UK Covid-19 cases have risen by more than half a million in the last seven days as infections spread across the country.
The UK Health Security Agency confirmed that 516,289 cases and 744 deaths within 28 days of a positive test had been reported in the last seven days, as of Wednesday 16 March.On Tuesday, 492,103 cases and 714 deaths were reported over the previous seven days.
A new coronavirus variant, dubbed ‘Stealth Omicron’, is responsible for around 57 per cent of current cases in England.
Stealth Omicron is a subvariant of the Omicron variant, and scientists fear it to be more transmissible.
In February, England eased all of its coronavirus restrictions, including the legal responsibility to self-isolate following a positive case. Health secretary Sajid Javid said a rise in infections is “expected”.
He said the UK remains in a “perfect position”, but he urged adults eligible for a booster vaccine to come forward and get the jab.
Health secretary, Sajid Javid, said cases are “expected” to rise and new variants and not concerning at this time.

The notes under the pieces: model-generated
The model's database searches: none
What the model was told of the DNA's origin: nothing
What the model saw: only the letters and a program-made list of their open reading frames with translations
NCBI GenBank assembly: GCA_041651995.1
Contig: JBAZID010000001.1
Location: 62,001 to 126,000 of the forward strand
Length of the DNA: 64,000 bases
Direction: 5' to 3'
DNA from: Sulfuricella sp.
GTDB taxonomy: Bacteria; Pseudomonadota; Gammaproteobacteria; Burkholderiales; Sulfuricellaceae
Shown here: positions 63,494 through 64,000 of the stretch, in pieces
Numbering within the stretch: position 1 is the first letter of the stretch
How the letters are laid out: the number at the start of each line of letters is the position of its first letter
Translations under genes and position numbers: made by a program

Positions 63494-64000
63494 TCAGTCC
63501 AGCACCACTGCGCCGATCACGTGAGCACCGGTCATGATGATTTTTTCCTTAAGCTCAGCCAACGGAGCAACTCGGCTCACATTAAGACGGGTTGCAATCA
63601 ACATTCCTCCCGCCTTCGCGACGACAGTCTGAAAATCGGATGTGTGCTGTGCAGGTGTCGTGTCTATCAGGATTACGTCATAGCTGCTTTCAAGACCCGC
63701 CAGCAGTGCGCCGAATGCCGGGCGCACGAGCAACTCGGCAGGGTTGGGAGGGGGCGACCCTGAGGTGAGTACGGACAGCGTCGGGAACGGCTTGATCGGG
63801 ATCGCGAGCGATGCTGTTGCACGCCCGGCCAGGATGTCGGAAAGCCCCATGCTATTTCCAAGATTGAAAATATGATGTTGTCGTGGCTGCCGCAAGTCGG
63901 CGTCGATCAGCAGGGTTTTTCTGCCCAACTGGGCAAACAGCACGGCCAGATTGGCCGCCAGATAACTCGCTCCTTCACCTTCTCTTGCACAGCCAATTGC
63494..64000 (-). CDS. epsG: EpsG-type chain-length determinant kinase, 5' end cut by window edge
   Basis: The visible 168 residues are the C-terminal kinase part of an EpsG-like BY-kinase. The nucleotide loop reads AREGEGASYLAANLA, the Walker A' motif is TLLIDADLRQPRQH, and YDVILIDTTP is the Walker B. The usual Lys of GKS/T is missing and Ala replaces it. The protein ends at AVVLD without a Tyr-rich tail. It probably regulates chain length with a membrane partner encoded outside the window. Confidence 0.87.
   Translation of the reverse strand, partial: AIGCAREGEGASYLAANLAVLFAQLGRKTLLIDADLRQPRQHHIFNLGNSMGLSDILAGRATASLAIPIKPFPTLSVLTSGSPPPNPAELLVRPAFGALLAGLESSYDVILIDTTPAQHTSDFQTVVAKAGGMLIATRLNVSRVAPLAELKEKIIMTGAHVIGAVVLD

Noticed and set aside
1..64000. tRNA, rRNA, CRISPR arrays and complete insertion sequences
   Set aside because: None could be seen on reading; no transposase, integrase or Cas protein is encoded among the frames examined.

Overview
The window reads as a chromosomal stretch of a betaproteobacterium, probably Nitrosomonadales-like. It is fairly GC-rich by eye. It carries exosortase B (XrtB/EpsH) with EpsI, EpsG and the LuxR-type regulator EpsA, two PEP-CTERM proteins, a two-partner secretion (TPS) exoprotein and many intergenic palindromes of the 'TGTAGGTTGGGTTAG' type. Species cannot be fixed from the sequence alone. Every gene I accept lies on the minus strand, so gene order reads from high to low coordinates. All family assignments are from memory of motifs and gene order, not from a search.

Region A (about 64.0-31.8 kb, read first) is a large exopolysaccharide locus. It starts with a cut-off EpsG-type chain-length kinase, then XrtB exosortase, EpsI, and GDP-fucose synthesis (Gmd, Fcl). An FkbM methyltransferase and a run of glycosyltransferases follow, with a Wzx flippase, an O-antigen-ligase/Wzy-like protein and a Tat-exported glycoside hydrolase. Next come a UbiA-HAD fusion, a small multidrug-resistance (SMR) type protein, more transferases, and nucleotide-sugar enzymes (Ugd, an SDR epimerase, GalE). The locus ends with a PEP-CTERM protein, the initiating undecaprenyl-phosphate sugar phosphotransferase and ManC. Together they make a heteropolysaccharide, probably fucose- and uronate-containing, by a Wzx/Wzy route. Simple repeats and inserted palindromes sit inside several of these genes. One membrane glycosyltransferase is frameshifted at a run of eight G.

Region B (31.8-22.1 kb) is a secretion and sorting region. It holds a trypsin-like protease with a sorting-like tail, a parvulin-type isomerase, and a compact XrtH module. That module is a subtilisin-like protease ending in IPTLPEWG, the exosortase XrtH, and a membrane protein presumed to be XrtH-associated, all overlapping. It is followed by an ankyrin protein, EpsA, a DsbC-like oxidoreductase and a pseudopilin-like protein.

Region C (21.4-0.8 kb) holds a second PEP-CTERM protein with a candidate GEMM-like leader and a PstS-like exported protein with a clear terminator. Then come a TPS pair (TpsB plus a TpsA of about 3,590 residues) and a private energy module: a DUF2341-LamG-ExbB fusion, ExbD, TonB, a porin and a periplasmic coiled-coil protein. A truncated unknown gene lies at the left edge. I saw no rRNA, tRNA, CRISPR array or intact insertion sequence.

Omicron and its variants remain the most dominant strain of the virus globally, accounting for 98.8 per cent of cases submitted to the GISAID global database for virus tracking since 25 January.
Another variant, titled ‘Deltacron’, was also discovered by scientists in France and is thought to have been circulating since January.
Deltacron has elements of both the Delta and Omicron variants. On cases of Deltacron in the UK, Mr Javid told BBC Breakfast: “I think there’s only a handful of cases here in the UK; it’s not something that’s of particular concern to us at this point.
“We do keep the situation under review daily, but the dominant variant in the UK – 99.9% of infections is Omicron infections,” he said.
“And whilst the rate has gone up modestly in the last few days, that’s to be expected as we are now open as a country and there’s more social mixing, but there’s nothing in the data at this point in time that gives us any cause for concern.”